If the voltage is different by more than about 0.3v you probably have an issue with the F3 fuse.
When polyfuses "blow" their resistance increases dramatically, there by limiting the voltage that can pass through them. If your power problem suddenly appeared after your board was known to be working fine, it is probable the fuse is just "blown" and will return to normal. Polyfuses recover from the tripped state to near their normal value in a few minutes, but do take some hours to fully recover so leave it unpowered and check it again in a little while. If your power problem has been since the first time you plugged in your board, the fuse was probably bad when it arrived and should be returned to place you purchased it.
Also, on a related issue, do note that if you do not power the PI in the "official manner", that is through it's micro-USB port, but use any alternative way (such as through the GPIO header, the test points TP1 and TP2), but also by back-powering it, you are actually bypassing the PI's input polyfuse protection device! This can have extreme consequences if ever you manage to put more than 6V on the PI, even for a very short period. As this causes the overvoltage device D17 on the the PI to trigger and short the 5V supply! Without the polyfuse limiting the current through D17, it will burn out, probably melting the PI's enclosure with it, (if you have any) and possibly causing a fire-hazard. It will probably also create a permanent short of the 5V supply! So be warned, and if you use back power make sure your hub or its PSU has a fuse to prevent this from happening. If not, add your own fuse.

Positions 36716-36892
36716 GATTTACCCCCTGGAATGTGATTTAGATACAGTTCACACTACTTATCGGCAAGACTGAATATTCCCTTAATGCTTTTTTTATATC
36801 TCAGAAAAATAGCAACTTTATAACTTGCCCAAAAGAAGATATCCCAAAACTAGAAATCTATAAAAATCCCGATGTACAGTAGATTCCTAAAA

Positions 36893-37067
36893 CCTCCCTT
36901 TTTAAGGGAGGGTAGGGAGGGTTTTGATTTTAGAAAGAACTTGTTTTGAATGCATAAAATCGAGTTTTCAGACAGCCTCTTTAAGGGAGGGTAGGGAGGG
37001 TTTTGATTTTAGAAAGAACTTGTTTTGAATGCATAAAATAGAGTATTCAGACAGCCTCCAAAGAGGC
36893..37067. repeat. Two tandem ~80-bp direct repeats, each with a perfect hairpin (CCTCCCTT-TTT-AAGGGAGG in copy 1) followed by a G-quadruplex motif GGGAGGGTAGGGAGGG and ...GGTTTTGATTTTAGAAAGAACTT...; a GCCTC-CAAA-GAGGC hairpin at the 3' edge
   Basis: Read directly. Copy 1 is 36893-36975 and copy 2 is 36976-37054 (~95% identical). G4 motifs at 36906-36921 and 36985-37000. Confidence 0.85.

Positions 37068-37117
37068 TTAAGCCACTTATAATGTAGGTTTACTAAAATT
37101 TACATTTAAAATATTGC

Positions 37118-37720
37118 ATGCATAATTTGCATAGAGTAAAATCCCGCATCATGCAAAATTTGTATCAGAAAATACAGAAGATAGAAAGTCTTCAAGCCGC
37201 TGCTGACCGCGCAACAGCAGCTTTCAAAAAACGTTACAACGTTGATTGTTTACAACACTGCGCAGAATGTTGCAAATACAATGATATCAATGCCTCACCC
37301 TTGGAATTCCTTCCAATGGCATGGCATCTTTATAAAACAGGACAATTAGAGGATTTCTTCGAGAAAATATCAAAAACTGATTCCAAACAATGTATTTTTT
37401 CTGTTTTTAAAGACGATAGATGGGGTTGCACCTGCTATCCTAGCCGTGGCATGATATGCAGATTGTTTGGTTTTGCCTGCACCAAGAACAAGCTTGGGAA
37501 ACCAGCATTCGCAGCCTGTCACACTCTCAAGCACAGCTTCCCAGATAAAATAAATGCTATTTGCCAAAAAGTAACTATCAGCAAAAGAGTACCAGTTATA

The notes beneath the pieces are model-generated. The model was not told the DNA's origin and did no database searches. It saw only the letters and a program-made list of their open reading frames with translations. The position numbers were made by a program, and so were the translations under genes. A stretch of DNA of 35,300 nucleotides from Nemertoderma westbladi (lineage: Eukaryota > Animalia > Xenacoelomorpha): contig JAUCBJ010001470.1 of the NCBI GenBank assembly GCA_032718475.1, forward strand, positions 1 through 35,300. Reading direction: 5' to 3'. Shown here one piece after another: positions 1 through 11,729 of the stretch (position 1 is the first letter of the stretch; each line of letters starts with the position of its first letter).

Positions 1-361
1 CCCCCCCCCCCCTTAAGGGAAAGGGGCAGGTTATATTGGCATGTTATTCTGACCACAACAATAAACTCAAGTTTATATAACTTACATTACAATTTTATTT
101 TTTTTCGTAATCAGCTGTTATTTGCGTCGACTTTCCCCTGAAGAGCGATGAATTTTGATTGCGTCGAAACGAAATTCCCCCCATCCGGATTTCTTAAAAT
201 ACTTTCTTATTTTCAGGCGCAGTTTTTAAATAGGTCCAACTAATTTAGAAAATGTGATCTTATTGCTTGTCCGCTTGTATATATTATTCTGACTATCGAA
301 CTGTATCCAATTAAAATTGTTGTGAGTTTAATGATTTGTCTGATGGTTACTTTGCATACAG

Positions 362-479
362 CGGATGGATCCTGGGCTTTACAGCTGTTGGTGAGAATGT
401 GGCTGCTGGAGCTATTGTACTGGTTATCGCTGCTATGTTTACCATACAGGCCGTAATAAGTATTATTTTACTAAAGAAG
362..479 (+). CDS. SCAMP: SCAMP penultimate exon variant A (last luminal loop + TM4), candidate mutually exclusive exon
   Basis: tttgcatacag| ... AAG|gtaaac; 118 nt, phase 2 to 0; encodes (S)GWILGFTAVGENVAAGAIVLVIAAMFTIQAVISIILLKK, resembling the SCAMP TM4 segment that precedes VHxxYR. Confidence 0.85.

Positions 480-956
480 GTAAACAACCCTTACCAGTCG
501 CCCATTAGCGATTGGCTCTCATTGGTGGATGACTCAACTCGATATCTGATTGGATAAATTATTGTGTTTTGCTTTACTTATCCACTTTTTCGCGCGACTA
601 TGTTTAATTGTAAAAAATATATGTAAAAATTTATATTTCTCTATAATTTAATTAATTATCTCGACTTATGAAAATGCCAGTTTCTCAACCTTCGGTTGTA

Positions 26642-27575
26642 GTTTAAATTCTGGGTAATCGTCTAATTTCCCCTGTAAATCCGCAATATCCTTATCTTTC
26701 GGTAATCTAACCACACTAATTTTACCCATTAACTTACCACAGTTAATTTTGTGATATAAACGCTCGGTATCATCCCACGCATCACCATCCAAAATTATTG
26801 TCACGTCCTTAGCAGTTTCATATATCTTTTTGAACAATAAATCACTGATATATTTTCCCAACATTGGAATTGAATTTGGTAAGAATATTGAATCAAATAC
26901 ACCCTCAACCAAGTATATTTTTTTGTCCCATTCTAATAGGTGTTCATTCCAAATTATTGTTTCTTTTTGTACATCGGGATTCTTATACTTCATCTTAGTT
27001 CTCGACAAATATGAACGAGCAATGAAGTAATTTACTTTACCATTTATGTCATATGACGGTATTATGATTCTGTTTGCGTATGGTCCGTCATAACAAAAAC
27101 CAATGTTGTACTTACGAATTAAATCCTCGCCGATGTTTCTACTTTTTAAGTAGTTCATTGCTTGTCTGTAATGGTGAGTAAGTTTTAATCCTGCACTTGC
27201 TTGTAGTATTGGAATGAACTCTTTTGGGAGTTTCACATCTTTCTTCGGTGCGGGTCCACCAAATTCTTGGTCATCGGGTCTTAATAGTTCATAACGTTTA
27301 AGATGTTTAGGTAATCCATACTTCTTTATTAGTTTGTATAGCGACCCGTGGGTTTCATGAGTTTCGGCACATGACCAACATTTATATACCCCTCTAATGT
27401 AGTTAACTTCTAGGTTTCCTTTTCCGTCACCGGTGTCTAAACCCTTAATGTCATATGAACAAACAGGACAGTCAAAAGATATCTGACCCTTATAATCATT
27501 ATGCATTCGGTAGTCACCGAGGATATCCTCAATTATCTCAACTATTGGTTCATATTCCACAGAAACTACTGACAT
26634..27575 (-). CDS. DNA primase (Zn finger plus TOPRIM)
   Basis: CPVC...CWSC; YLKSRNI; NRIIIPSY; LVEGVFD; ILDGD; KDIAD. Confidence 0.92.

If you prefer to make your own PSU - see: Power Supply construction - HowTo
Several different boards have been found probably from different assembly lines, and the following tables try to help you identify your board for better troubleshooting.Look for the date of manufacturing printed with the year and week. In this example year (2012) and week (18th):
For what we can see for model B boards there are mainly two versions that differ on the type RAM used, Samsung (S) and Hynix (H).
For Board ver. we used: <model><RAM Maker><production date> (ex.: BS1218 is "Model B, Samsung RAM, 18th week of 2012")
See a complete list and user feedback here: RaspberryPi Boards